a hardy fuscia, planted just in front of the poly tunnel door

seed head from a cranesbill (native geranium)

seed head from a cranesbill (native geranium)

Cheating I moved this into the porch the other day, the white stuff (a common bedding plant) survived from last year

Cheating I moved this pelagonium into the porch the other day it and the white stuff (a common bedding plant – Bacopa I think) survived from last year

Spring coming, plants budding, March ‘mood board’

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A close up of Hazel, tiny, pink female flower and male catkin, (stunningly described by a 6 year old child this week as like your spine).
Having worked all week I’m totally exhausted! It’s all or nothing with supply teaching!
Anyway Saturday was beautifully sunny here so after some urgent chores I spent some time wandering around the garden noticing everything waking up for Spring. The birds are also looking ready to build nests and start mating. Luckily for everything this year it appears there won’t be a late cold snap- if the forecasters are to be believed!
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PHOTO CAPTIONS ALL WRONG, sorry can’t get the right format today, having a mental block! So they are in the right order but not the right place!
Below
Forsythia in front of a hazel, loads of catkins everywhere this year.
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One of our 3 snowdrops! They just don’t seem to like where I’m putting them, I planted about 20 in the green last year!
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Stunning colour.

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Judas tree, or as I call it Pom Pom bush getting ready to go mad.

My new Witch Hazel, a birthday pressie from TOWPCOE’s parents, I have to get it in the ground soon.

Lovely sun on the remaining traces of frost on the moss.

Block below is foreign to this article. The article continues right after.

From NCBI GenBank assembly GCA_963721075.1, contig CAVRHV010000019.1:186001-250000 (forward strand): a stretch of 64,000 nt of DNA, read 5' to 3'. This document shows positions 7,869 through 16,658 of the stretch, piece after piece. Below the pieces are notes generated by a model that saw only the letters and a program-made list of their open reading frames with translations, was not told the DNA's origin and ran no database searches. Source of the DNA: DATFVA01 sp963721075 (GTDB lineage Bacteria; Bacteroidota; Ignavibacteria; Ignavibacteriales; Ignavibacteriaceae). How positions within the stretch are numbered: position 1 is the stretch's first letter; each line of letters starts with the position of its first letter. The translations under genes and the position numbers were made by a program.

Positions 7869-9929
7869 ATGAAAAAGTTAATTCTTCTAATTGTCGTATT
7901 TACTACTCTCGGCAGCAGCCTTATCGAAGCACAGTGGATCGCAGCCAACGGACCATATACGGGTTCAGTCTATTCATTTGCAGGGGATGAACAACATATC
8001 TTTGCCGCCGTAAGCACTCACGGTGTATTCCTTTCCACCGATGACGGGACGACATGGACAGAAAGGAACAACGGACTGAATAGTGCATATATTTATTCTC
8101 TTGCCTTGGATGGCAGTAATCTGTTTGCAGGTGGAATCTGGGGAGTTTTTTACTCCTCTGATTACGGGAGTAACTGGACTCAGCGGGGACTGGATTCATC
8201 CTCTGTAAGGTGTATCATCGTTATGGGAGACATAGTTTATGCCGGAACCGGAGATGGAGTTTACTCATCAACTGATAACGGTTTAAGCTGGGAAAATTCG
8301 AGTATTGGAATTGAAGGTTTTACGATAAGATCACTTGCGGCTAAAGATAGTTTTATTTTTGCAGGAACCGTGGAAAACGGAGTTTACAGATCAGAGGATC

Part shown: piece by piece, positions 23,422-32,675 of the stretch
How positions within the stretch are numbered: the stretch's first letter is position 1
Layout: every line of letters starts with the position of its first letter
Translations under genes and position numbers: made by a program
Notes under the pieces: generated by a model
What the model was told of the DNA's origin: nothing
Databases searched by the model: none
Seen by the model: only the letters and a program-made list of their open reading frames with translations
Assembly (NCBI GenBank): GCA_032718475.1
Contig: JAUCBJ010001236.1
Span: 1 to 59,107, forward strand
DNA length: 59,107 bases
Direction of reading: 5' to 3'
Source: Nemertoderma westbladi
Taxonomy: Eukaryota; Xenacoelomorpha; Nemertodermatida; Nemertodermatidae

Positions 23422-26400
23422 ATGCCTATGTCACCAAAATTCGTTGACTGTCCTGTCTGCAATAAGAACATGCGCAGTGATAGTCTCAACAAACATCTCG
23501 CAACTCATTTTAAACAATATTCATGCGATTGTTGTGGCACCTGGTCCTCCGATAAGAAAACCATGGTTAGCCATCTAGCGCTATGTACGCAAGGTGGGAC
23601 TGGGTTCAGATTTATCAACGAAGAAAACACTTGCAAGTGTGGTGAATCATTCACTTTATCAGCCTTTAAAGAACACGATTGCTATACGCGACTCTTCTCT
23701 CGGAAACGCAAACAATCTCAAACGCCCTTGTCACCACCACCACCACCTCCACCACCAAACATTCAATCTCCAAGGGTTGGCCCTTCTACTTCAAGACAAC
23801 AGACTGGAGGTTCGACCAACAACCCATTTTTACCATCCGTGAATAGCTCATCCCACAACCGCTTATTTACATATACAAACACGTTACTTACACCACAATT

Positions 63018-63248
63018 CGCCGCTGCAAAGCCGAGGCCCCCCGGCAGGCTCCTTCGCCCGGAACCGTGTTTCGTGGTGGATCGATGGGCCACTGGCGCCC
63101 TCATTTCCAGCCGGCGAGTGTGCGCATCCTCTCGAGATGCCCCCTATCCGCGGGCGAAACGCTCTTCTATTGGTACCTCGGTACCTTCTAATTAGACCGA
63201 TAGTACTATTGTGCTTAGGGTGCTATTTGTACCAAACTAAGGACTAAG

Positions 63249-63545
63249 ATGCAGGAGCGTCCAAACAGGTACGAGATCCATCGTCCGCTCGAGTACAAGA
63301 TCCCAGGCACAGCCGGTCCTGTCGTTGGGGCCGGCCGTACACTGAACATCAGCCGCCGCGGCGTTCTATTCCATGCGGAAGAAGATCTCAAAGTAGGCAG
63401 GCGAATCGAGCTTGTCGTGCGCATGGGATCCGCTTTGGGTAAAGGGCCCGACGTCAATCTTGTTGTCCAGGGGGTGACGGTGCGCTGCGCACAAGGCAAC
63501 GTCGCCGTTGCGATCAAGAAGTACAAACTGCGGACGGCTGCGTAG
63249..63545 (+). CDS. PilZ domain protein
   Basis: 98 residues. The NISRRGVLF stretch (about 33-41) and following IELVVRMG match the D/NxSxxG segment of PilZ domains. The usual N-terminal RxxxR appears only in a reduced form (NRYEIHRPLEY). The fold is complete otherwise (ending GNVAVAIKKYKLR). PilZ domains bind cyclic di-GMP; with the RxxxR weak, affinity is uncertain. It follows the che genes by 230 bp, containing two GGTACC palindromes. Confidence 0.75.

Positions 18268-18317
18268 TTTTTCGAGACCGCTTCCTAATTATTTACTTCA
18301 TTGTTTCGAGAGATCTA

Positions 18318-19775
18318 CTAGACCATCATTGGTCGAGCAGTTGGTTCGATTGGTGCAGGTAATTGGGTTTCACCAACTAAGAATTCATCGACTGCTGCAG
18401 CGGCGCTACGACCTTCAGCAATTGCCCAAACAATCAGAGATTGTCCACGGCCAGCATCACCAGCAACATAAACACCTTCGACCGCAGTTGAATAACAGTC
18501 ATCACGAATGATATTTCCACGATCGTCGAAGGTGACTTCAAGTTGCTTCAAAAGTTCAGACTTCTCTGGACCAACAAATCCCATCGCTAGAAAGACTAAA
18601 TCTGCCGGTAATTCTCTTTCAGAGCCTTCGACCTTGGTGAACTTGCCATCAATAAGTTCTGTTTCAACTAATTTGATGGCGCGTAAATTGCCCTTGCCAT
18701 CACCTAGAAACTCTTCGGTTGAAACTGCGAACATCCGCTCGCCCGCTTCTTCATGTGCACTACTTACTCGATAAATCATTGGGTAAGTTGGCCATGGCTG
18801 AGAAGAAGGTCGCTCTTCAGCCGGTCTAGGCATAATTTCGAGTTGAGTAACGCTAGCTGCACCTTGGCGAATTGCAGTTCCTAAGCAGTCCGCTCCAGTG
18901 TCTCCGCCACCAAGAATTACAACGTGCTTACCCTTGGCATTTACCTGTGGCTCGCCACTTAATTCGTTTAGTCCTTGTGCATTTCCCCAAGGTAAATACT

Climbing Hydrangea, finally getting somewhere since we cut down the Pussy Willow that was shading it.

Leeks… How to grow them.

Apparently the new superfood, so TOWPCOE says. I have been growing leeks now for a few years, very satisfying, not a lot of work and something lovely to eat in the horrid winter months (as long as the ground is not frozen).SL701737 This was a particularly lovely one, look how the leaves fan out, just like the ones on the seed packet, they’re not all so perfect! We’ve had a couple this weekend, one in a ‘special’ cauliflower cheese also with bacon, the other steamed with some cabbage. We eat as much of the green parts as possible too, they taste lovely a shame they don’t travel so well so you don’t often get them with greens intact at the shops.
So buy some seedlings, (they look like thick blades of grass) or sow some seed. The books say wait until they are pencil thick to plant then out, I have found that they don’t get that thick in the seed tray and seem to plant out well much smaller. One year they developed little bulbs at the bottom as I was waiting for them to get big enough, they didn’t work as well that year.
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I use my dibber as I don’t have very deep soil, sink it to the hilt and twist it out to leave a nice hole. The soil needs to be quite wet so it stays as a hole, too dry and the sides will fall in! Then pop a leekling (don’t now if that’s a word) in, I have tried trimming the roots or putting them in with all that I can untangle, it doesn’t seem to make any difference, it’s easier to get them in the holes with less root, but takes time to trim, trim to about 2-3 cm if you are doing that. The holes are around 15 cm apart, further apart may give you bigger leeks. These went in the ground mid June, about 100 of them, (some didn’t survive). Then give them a good water to get a bit of soil round the roots, but the holes should stay. I have some netting on a wooden frame covering them to stop the chickens digging them up.
SL701187small By late summer they look like this, once they’re big enough they don’t actually need protection from the chickens and visiting pheasants but the onions and broccoli at the far end did and are by this lovely temporary fencing I invested in this year. The onion sets that went in a bit late and haven’t done a lot yet, maybe they’ll get going when the weather starts to warm up!